- OR we can simply expand out the YAML file – discard the “Release” pipeline and go FULL pipeline as code (which is also easier to audit changes on).
Given that we’re modernizing our deployment pipeline and introducing lean deployments of these incremental migration scripts, I’m opting for the latter, so I disable and archive my Release pipeline specifically and simply expand my YAML file with an additional step and an additional variable for the ProdJDBC instead of the Build DB:
- task: Bash@3 inputs: targettype: 'inline' script: docker run -v $(locations):/flyway/sql flyway/flyway migrate -url=$(ProdJDBC) -user=$(userName) -password=$(password) -baselineOnMigrate=true -baselineVersion=001.20211210091210 displayName: 'Deploy to Prod'
and of course in that YAML not forgetting the all important –baselineOnMigrate and –baselineVersion switches (which I’ve always been forgetting) – these are important because we’ll be marking the baseline script as deployed against our target and not actually running the baseline script – we don’t want to try to recreate all of the objects that already exist there.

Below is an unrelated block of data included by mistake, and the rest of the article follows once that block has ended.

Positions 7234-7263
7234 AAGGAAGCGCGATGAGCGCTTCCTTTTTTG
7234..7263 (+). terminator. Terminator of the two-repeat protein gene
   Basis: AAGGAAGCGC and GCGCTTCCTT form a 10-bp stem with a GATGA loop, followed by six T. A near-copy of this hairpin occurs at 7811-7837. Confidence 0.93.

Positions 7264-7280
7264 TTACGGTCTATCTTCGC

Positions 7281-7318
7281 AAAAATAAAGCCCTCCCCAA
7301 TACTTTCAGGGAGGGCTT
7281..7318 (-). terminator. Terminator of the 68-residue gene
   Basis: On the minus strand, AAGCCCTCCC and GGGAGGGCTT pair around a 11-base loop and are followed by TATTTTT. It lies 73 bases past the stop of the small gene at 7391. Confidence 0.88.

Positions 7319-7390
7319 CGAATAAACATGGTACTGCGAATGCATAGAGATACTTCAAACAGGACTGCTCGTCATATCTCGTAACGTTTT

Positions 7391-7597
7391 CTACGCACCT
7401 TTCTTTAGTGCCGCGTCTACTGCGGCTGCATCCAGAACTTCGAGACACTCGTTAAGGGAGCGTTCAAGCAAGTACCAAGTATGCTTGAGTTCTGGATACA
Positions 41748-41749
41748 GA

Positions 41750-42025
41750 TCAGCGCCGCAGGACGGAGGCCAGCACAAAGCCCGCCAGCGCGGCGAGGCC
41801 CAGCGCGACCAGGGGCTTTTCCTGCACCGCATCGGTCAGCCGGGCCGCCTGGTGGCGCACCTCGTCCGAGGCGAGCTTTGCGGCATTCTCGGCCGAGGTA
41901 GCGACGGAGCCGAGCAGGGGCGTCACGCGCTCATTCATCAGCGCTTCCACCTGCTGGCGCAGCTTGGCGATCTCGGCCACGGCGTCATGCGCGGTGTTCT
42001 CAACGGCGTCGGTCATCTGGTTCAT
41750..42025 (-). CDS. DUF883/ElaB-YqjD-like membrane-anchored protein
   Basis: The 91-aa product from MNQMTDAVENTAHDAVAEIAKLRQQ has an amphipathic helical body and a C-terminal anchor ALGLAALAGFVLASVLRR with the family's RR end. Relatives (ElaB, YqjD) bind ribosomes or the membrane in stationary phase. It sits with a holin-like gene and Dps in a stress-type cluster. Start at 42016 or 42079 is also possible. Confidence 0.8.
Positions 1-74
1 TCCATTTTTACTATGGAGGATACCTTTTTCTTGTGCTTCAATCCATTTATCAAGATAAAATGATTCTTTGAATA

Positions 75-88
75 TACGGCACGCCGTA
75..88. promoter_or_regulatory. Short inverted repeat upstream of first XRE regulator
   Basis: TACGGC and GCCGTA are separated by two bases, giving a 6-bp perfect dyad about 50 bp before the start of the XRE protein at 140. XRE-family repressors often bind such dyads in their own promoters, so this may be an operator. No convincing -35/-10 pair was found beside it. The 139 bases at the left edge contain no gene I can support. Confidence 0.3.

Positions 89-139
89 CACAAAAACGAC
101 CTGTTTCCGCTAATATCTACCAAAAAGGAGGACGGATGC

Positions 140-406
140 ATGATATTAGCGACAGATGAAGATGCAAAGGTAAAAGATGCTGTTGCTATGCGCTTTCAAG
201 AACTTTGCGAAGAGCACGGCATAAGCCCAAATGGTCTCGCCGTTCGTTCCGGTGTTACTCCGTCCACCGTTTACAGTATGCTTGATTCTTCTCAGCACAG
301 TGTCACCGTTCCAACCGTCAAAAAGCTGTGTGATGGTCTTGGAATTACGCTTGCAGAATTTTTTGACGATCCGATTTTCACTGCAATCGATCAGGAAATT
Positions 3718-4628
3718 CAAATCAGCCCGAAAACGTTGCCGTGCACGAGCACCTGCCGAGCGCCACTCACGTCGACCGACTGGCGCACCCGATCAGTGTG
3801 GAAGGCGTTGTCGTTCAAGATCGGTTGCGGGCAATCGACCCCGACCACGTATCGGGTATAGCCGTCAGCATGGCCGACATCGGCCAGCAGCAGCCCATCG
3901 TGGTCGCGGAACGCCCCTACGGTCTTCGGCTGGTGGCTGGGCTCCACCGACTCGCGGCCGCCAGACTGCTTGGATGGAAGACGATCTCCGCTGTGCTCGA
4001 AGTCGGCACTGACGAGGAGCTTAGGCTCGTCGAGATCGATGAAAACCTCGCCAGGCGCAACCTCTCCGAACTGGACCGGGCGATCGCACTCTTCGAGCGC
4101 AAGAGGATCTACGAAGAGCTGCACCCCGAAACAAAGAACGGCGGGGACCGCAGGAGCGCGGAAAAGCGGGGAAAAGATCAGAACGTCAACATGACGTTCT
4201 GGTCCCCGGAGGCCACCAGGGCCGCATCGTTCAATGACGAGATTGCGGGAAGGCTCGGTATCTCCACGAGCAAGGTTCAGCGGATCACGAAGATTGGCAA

This is the result:
Pre- and Post- Deployment Scripts
You might leverage pre- and post-deployment scripts in your SQL Source Control pipeline, something that has to happen each time before or after a deployment – if you want to maintain these in your new repo moving forwards you’ll need to make use of the Flyway callback functionality; take your pre-deployment scripts and turn them into a beforeMigrate callback and turn your post-deployment into an afterMigrate callback. These can sit in your migrations folder but:
- You may not need these now – because you have access to the migrations first deployment model, most changes can now be tailor-made to your deployment needs, such as injecting DML. statements in with your DDL scripts
- They will also run every time against your Shadow DB when you generate a new migration – just something to be aware of.
It was much much easier than I thought it would be to move across, but I by no means believe that this will be as easy for everyone who needs or wants to move in the medium-long term. I am always an advocate of testing things out prior to setting them up in earnest, and would encourage you to try this workflow out for yourself first, perhaps in tandem with your SQL Source Control pipeline against a dummy Prod DB temporarily to see how comfortable your team is with the process, and to give yourself the time to ask the questions you might have.